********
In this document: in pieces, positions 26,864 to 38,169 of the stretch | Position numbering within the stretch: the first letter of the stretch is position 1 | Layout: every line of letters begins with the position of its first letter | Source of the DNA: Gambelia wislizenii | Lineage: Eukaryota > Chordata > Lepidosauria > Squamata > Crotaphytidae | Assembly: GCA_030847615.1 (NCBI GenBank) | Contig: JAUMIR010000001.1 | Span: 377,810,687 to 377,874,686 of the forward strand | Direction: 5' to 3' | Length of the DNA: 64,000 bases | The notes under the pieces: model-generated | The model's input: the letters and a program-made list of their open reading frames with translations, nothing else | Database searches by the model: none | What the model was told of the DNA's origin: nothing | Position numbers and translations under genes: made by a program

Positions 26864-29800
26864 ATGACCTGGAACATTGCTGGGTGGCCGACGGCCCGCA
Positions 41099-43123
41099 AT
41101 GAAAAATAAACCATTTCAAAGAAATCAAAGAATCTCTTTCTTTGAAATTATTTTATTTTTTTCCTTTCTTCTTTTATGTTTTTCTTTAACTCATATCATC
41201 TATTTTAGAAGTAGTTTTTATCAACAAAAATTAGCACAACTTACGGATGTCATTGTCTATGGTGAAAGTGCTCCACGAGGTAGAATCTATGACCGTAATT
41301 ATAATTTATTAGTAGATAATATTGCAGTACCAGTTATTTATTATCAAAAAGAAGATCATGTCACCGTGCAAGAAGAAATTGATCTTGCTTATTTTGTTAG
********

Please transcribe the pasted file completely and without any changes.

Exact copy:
In this document: in pieces, positions 26,864 to 38,169 of the stretch | Position numbering within the stretch: the first letter of the stretch is position 1 | Layout: every line of letters begins with the position of its first letter | Source of the DNA: Gambelia wislizenii | Lineage: Eukaryota > Chordata > Lepidosauria > Squamata > Crotaphytidae | Assembly: GCA_030847615.1 (NCBI GenBank) | Contig: JAUMIR010000001.1 | Span: 377,810,687 to 377,874,686 of the forward strand | Direction: 5' to 3' | Length of the DNA: 64,000 bases | The notes under the pieces: model-generated | The model's input: the letters and a program-made list of their open reading frames with translations, nothing else | Database searches by the model: none | What the model was told of the DNA's origin: nothing | Position numbers and translations under genes: made by a program

Positions 26864-29800
26864 ATGACCTGGAACATTGCTGGGTGGCCGACGGCCCGCA
Positions 41099-43123
41099 AT
41101 GAAAAATAAACCATTTCAAAGAAATCAAAGAATCTCTTTCTTTGAAATTATTTTATTTTTTTCCTTTCTTCTTTTATGTTTTTCTTTAACTCATATCATC
41201 TATTTTAGAAGTAGTTTTTATCAACAAAAATTAGCACAACTTACGGATGTCATTGTCTATGGTGAAAGTGCTCCACGAGGTAGAATCTATGACCGTAATT
41301 ATAATTTATTAGTAGATAATATTGCAGTACCAGTTATTTATTATCAAAAAGAAGATCATGTCACCGTGCAAGAAGAAATTGATCTTGCTTATTTTGTTAG